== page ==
By: Chris Reid

KEY POINTS:

    • Panel holds more than 200 meetings, gets 5000 submissions.
    • Meetings showcase frustration at system focused on treatment, not prevention.
    • Mental Health Commissioner shares some of public concerns.
    • Inquiry chairman urges sector to keep making changes – “Don’t wait for us”.

WARNING: THIS ARTICLE IS ABOUT SUICIDE AND MENTAL HEALTH AND MAY BE DISTRESSING FOR SOME READERS.

They came with pain, mothers, fathers and siblings, armed with anguish and indignation.

They spoke, with anger and weariness, of suicide attempts, by them, by others.

They described a system that couldn’t, or wouldn’t, address the complexities of each case – a system that reacts to the sick instead of stopping people getting that way.

They showed little love for psychiatrists and resentment at a perceived over-reliance on medication.

They were bewildered that “consumers”, as they are coolly described, are not listened to, that services run by people who’ve not had the same travails (“lived experience” as it’s known) aren’t fit for purpose.

For some there was cynicism: we’re here again, another inquiry, another report, more recommendations.

But there was also, somehow shining amid the wreckage of broken lives, some hope. That true change might finally come.

These, then, were the public sessions of the Government Inquiry into Mental Health and Addiction.

There have been dozens, from Kaitaia to Invercargill, since consultation was launched in Palmerston North more than two months ago.

The Herald attended three meetings, in Tauranga, Whangārei and Hamilton. We’re not allowed to report specifics – the meetings were set up so people felt safe sharing details of their darkest moments and we have no wish to breach that trust.

Each meeting had a slightly different tone, but there were common themes.

“Some meetings have had more heartache, pain and grief expressed volubly than others,” said inquiry chairman Ron Paterson.

“There was some rage – the sheer frustration of family members who are trying to get help and the help’s not there when they need it. It’s pretty evident to me why we were asked to go out and hear the voice of the community as our first term of reference, because the community’s had a lot to say.”

Paterson was surprised by the openness and bravery of people who talked about their journey from addiction and those who live with mental illness.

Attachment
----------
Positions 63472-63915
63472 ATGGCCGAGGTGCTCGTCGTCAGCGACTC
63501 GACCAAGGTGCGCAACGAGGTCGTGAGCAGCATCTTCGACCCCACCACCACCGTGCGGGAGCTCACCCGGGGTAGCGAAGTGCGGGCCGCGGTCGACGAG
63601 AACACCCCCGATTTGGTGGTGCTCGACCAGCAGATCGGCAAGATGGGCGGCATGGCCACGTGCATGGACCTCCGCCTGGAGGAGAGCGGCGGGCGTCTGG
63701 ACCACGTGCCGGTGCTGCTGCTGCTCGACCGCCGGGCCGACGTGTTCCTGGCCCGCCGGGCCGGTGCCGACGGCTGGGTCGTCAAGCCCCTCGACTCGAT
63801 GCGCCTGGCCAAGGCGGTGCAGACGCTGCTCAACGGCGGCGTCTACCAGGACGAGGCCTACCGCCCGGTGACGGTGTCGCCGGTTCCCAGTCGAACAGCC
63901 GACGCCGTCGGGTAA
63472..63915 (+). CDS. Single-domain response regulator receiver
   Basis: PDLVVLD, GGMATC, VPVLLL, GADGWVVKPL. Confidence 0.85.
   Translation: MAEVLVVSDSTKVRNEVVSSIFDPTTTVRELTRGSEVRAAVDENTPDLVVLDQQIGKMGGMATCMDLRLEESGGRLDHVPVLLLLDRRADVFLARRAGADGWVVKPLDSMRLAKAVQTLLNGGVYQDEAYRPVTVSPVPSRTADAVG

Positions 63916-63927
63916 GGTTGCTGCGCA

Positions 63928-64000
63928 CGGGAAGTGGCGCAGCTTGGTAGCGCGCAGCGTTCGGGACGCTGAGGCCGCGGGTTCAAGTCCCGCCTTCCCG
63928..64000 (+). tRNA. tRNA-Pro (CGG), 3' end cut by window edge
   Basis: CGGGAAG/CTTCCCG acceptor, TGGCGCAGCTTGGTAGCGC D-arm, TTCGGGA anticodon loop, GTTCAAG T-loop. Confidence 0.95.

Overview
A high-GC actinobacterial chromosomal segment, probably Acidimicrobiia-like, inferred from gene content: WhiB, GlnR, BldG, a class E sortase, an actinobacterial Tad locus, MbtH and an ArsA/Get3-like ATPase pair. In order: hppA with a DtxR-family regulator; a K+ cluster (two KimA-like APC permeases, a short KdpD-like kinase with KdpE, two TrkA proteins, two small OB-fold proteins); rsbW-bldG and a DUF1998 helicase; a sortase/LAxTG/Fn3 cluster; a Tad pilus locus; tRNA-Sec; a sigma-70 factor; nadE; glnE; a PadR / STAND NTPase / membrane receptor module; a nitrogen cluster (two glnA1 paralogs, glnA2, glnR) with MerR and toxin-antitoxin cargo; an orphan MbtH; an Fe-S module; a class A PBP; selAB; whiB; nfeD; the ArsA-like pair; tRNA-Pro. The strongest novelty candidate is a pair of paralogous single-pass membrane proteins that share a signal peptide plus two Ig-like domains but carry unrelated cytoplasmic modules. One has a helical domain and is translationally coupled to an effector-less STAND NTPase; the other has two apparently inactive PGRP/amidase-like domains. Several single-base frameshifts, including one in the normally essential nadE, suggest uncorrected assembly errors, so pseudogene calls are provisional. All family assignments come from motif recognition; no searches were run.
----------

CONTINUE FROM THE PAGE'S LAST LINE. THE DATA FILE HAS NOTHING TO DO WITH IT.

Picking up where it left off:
“And young people have stood up and talked about their suicide attempts. Some of them are still struggling on and some of them are doing well. We’ve never had a public meeting where people have sat silently.”

With one to go, more than 2000 people have attended public forums. The inquiry has received about 5200 submissions. Its six panel members have met well over 200 community groups, organisations and individuals.

They have visited a school in Hawke’s Bay, the homeless clients of Auckand City Mission, prisoners in Auckland, Wellington and Christchurch, the Auckland judges of the Alcohol and Other Drugs Court – special courts that aim to reduce reoffending, alcohol, drug use and addiction.

The deliberations phase is upon the panel, but such meetings will continue until early August.

Inquiry chairman Ron Paterson during the panel’s visit to St John’s College in Hastings. Photo / NZME

Outside the cities, they heard of challenges of distance and geography, the P epidemic, unemployment. Overall, said Paterson, there were more similarities than differences between regions.

Common complaints nationwide included a struggle to access help for people with mild to moderate (“but often pretty serious”) mental health needs.

“That would also have been the case 23 years ago at the previous inquiry,” said Paterson.

The previous inquiry: The one into mental health services led by Ken Mason that began in 1995 and reported in 1996.

Its findings are among more than 50 “major government documents” about mental health and addiction services written since 1994 that are listed in a report by Mental Health Commissioner Kevin Allan.

Several action areas were identified in his report, released in February. Considering they’re couched in language befitting a senior public servant, the findings are relatively blunt.

“My findings … suggest a loss of traction in the sector. Issues with leadership and coordination have undoubtedly contributed to system inertia …